Notebook of a Return to my Native Land

Anton Phillips and Errol Lloyd in performance as a tribute to the late Cesaire

Written in the 1930s as an epic poem, Notebook of a Return to My Native Land has been hailed as ‘nothing less than the greatest lyrical monument of this time’ (André Breton). This groundbreaking work, which examines colonialism as another manifestation of slavery, also used the word ‘negritude’ for the first time and is seen as the foundation stone of francophone black literature. It was written by Martinican poet Aimé Césaire, who was born in 1913 and died in April 2008 and who, together with poets Léon-Gontran Damas from French Guiana and Léopold Senghor of Senegal, co-founded the cultural, political and philosophical movement in Paris in the 1930s that came to be called Negritude. The readings from Notebook of a Return to My Native Land will be performed by acclaimed actor and director Anton Phillips with music from Errol Lloyd. Together they capture the powerful and deeply moving themes of this poem: the future of the black race, the search for identity and the pervasive effects of slavery and colonialism on the minds and souls of black people.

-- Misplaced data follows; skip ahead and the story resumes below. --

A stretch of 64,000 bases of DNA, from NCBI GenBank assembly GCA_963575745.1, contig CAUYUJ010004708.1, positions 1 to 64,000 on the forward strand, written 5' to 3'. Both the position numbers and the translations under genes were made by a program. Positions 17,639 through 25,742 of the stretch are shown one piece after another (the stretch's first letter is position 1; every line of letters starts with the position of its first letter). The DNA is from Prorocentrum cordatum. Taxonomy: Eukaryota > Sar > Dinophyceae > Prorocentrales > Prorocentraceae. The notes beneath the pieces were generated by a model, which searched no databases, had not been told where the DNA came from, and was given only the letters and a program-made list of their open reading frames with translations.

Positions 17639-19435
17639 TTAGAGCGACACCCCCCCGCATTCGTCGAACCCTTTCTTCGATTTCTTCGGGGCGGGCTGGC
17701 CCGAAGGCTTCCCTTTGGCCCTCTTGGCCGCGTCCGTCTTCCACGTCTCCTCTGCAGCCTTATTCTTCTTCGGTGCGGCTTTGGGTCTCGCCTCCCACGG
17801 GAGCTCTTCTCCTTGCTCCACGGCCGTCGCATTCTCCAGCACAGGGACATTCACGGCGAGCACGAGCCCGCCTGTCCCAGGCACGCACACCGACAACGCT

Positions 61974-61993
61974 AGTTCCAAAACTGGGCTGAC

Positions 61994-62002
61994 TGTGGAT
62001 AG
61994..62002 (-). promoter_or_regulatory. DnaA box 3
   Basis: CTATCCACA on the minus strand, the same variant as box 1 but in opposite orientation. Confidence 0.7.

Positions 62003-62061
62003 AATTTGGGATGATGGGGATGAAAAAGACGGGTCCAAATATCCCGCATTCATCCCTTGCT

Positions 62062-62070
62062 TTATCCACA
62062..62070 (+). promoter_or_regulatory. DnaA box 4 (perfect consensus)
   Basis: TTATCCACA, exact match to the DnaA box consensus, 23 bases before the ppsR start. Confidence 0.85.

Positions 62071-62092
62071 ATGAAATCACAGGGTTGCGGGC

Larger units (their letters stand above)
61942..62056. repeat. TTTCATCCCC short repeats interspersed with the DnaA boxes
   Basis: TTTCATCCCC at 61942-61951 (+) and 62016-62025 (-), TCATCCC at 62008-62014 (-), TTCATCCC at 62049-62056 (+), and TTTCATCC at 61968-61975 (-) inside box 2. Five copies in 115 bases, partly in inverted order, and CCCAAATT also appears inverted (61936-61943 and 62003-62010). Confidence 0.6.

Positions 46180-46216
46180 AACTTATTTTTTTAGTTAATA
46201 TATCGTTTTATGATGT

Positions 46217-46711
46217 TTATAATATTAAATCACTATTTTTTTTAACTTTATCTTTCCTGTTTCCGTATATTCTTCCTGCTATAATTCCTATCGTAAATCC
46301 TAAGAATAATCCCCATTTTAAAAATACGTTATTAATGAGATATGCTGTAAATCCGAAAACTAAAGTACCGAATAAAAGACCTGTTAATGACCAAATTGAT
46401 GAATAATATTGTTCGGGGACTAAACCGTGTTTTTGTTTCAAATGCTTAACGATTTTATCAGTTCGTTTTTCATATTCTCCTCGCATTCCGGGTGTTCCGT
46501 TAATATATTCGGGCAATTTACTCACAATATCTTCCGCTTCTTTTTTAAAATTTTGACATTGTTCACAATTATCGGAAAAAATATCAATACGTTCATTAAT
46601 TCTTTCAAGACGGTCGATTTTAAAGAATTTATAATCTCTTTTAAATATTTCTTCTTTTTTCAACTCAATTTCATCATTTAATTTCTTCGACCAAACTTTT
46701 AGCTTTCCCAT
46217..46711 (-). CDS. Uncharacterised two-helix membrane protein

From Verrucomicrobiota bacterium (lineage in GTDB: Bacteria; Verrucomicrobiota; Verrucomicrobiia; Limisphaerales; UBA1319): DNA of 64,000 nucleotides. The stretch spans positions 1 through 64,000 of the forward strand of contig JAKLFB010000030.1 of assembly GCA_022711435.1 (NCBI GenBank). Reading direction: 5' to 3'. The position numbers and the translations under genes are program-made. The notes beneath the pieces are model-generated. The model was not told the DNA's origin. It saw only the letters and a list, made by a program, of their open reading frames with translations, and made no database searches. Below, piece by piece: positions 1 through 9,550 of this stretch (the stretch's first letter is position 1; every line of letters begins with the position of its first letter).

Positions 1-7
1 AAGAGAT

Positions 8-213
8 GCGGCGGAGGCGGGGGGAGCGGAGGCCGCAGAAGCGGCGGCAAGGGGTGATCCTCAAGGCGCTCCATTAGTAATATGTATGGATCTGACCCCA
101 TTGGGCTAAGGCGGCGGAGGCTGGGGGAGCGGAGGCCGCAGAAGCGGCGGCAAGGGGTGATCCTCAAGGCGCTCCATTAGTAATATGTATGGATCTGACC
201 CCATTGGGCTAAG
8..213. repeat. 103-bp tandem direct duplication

Anton Phillips is a Jamaican-born actor, producer and director and a regular on British television. He is founder and director of Carib Theatre Company in London. In his production of The Amen Corner by James Baldwin, Phillips became the first black person to have produced and directed a West End transfer.

Errol Lloyd is a painter and writer with a lifelong interest in music. He has played flute with many amateur groups over the years, including light classical music with the Westbourne Singers and Players led by David Griffiths in the 1980s and with a jazz trio which played regularly at the Tricycle Theatre, Kilburn, London.

(Tickets are £5.00)

Nov 07, 2008
George Padmore Institute, 76 Stroud Green Road, London N4 3EN, UK